RBA unexpectedly hikes rates by 25 bps, says inflation still too high

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Investing.com -- The Reserve Bank of Australia unexpectedly hiked interest rates on Tuesday and said that more monetary policy tightening may still be in order as the bank moves to curb stubborn inflation in the country.

The RBA hiked its cash target rate by 25 basis points to 3.85%, ducking market expectations that it would keep the rate at 3.6% after pausing in April.

The Australian dollar rallied 0.9% after the decision, given that higher interest rates make the currency appear more attractive.

The move comes as recent data showed that Australian inflation eased slightly less than expected in the first quarter of 2023, at 7%. While inflation fell from an over 30-year high hit in December, it still remained well above the RBA’s 2% to 3% target range.

“While the recent data showed a welcome decline in inflation, the central forecast remains that it takes a couple of years before inflation returns to the top of the target range,” RBA Governor Philip Lowe said in a statement.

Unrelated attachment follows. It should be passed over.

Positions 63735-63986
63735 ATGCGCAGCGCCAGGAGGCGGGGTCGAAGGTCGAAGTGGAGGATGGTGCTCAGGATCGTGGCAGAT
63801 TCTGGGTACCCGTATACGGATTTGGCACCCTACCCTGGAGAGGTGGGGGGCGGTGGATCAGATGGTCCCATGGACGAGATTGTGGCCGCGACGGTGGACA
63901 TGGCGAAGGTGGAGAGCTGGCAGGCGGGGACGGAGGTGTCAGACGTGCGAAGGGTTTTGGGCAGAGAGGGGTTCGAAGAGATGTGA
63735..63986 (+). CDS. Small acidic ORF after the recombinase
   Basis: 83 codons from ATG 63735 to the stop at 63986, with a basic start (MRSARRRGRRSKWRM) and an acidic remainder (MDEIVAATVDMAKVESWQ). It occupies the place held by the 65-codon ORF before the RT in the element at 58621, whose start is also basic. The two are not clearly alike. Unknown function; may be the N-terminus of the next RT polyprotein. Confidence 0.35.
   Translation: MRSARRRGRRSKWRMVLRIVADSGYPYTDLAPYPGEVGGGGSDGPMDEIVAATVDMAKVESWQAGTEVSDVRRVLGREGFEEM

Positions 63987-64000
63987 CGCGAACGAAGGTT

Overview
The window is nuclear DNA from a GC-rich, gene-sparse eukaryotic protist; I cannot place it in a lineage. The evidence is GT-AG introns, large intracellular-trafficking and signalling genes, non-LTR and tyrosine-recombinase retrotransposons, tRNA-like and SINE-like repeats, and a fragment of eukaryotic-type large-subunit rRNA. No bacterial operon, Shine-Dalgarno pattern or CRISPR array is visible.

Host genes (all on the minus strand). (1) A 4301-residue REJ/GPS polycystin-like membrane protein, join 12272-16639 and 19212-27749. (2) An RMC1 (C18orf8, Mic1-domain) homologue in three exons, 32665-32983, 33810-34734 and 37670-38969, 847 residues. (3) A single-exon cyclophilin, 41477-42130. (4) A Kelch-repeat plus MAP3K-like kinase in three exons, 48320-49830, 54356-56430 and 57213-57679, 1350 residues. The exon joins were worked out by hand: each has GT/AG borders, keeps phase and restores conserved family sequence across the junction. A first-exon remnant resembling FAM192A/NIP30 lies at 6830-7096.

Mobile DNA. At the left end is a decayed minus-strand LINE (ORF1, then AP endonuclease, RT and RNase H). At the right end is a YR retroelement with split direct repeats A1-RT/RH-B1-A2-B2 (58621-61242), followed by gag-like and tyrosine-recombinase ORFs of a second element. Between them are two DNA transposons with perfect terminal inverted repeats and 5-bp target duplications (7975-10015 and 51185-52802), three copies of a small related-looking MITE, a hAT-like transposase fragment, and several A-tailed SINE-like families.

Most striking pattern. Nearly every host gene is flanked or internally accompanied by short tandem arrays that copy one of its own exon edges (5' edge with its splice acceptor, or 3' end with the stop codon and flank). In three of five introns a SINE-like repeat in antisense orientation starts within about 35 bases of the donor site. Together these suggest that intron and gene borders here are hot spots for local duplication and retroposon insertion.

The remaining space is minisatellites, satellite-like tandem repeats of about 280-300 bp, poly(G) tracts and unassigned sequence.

Inflation is expected to remain well above the RBA’s target range in 2023, and is forecast to end the year at 4.5%. The bank reiterated that inflation will likely touch its target range only by mid-2025.

The RBA had held interest rates steady during its April meeting after hiking rates by 350 bps over the past year. The bank said it was pausing to observe the effects of the rate hikes on the economy, but had warned that it could still raise rates further.

Lowe said on Tuesday the bank was still trying to maintain a balance between economic growth and curbing inflation, but warned that the path to achieving a soft landing “remains a narrow one.”

Lowe also said that the bank will likely consider more rate hikes, although their timing and breadth will be largely dependent on future economic cues. He added that the labor market remains tight, and that unemployment is likely to increase in the coming months as economic growth cools.

Australian economic growth is expected to cool significantly this year as the country grapples with high interest rates, inflation, and a fading post-COVID economic bounce.

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